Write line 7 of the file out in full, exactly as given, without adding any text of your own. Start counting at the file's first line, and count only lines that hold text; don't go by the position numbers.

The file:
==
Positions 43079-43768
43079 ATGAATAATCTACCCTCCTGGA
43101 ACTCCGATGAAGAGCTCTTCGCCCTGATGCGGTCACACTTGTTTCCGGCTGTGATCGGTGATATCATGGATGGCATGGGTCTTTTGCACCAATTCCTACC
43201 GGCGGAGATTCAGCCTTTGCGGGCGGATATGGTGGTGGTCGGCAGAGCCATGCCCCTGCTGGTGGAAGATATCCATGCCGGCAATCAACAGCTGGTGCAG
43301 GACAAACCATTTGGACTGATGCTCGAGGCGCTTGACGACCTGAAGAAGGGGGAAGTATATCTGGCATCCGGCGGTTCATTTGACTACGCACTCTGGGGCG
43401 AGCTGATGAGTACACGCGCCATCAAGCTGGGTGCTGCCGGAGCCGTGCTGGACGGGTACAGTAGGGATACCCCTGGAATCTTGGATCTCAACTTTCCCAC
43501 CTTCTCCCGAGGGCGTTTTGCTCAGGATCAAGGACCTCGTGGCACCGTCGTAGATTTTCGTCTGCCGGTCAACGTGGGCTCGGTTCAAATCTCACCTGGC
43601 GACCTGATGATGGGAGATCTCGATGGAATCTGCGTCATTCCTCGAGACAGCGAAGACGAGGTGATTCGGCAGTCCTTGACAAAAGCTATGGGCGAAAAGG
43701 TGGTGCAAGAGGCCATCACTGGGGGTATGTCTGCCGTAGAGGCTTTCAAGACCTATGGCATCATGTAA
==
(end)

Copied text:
43501 CTTCTCCCGAGGGCGTTTTGCTCAGGATCAAGGACCTCGTGGCACCGTCGTAGATTTTCGTCTGCCGGTCAACGTGGGCTCGGTTCAAATCTCACCTGGC